An appeal is made from the authority of Scripture to the opinion of the Fathers from divine inspiration to the glosses and conceits of fallible men. The authority of Cyprian is pressed into the service, in order to give sanction to this assumed primacy.-But compare Cyprian with Cyprian,' and we shall find, that he perfectly accords with the sentiments of other venerable Fathers of the Church—That the unity of the Church, under its own Head, Christ, was the only unity they ever contemplated. The essential unity of the universal Church consists, in

* “ The supposition of those who claim for St. Peter a primacy over the Apostles. St. Cyprian hath a reason for it somewhat more subtle and mystical, (supposing our Lord did confer on him a preference of this kind to his brethren, who otherwise in power and authority were equal to him)That he might intimate and recommend unity to us. And the other African doctors, Optatus and St. Austin, do commonly harp on the same notion. I can discern little solidity in this conceit, and as littte harm.”Dr. Isaac Barrow.


holding the head, from whom the whole body joined together, and compacted by that which every joint supplieth, according to the effectual working in the measure of every part, maketh increase of the body, unto the edifying itself in love. As the human body is formed by the union of all members to each other, under the head,-so is the Church formed by the union of its members, under Christ, « The Head.” The essential unity of each several Church consists in unity of doctrine, in unity of discipline, bound closely by the bond of union to its “episcopatus.”

The Catholic church denotes not one particular church; for there were, and are, many true particular churches, as far as they go by right doctrine, which antiquity always taught, in all churches, with one consent: and of which church, Christ is the head. The reformed churches may have a difference of opinion concerning modes and forms; but this does not affect the practice and essential faith of Christianity ; nor destroy the unity of the Catholic church. A diversity of opinions existed in the days of the apostles, and yet the churches under their superintendance were the true churches of Christ.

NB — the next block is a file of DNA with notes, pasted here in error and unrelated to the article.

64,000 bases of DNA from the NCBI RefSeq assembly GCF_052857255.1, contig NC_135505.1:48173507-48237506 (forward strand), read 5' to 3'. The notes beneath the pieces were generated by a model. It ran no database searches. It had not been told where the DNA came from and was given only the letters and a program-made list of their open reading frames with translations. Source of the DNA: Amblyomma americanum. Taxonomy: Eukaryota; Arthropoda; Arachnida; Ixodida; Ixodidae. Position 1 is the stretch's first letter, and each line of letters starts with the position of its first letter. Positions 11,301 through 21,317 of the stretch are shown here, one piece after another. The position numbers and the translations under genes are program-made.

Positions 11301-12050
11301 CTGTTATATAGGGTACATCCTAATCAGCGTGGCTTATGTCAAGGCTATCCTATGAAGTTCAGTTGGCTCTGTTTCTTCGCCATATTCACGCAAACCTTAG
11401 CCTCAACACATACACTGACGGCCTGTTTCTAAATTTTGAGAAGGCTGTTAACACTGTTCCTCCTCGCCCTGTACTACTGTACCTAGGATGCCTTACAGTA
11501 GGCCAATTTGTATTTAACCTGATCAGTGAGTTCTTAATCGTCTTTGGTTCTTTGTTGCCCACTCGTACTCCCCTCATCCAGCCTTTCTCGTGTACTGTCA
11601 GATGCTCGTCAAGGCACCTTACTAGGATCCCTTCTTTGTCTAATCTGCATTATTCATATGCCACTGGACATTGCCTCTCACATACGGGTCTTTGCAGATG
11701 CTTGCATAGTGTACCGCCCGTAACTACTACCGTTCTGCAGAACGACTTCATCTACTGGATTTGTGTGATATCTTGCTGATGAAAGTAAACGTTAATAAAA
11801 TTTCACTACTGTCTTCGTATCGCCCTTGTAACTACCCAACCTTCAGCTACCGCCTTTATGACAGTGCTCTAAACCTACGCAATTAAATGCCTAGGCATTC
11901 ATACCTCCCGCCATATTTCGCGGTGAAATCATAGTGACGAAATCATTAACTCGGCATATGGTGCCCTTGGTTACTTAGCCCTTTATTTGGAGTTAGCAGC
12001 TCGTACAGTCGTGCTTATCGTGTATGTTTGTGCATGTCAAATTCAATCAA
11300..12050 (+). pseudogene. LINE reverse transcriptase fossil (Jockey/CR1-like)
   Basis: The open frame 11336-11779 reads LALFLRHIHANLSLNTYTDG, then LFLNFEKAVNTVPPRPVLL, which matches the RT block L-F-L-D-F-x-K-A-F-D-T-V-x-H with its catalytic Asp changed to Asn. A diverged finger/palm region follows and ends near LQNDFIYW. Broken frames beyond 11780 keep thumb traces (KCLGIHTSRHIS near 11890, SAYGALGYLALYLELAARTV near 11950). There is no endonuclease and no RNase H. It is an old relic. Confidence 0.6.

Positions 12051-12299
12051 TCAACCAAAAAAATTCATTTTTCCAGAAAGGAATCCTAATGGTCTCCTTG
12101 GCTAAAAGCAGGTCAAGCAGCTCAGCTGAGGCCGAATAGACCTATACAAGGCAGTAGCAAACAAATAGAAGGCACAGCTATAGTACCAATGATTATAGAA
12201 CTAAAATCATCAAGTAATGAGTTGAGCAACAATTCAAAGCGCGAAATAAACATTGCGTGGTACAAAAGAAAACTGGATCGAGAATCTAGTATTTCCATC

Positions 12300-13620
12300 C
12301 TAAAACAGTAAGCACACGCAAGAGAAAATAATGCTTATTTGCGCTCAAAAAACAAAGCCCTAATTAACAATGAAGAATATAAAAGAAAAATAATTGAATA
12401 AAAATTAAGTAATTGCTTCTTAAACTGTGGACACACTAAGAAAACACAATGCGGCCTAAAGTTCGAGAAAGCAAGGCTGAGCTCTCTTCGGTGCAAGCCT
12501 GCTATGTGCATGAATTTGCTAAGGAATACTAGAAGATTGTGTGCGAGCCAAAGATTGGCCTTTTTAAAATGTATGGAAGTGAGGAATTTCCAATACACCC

Far be it from the preacher to advocate a sectarian spirit of schism and division. For these evils, whether intra vel extra pomærium, tend to accelerate the downfall of the Church of

England, and the revival of Popery.—But we maintain that harmony in all points of view, in the imperfect state of the Militant Church, is not to be expected more than “absolute perfection in moral excellence.”p I dismiss this branch of my subject, with a question worthy of the notice of those, who, in the abstract, are laying an undue stress on “ the unity of the Church.” Is a plea of unity a sufficient arguinent to induce a person to join a' church, that has corrupted the pure word and worship of God ? If so, the pen of history must record a verdict of guilt against the Church of England, for separating from that of Rome ; and denounce the whole body of our Martyrs, as dying the death of deluded, or of factious men. 9

The next point in which we detect the fallacy of the Romanist, is, that of tradition. With consumate artifice he puts a question to the unwary disputant.—“ What authority have you for asserting that the sacred volumes are the genuine composition of the holy persons whose names they bear, except tradition, and the voice of the Church?” There is a species of tradition, which proves the genuineness of the Scriptures ; this is -tradition of testimony. But this is no way

P See Appendix, E.
9 See Appendix, F.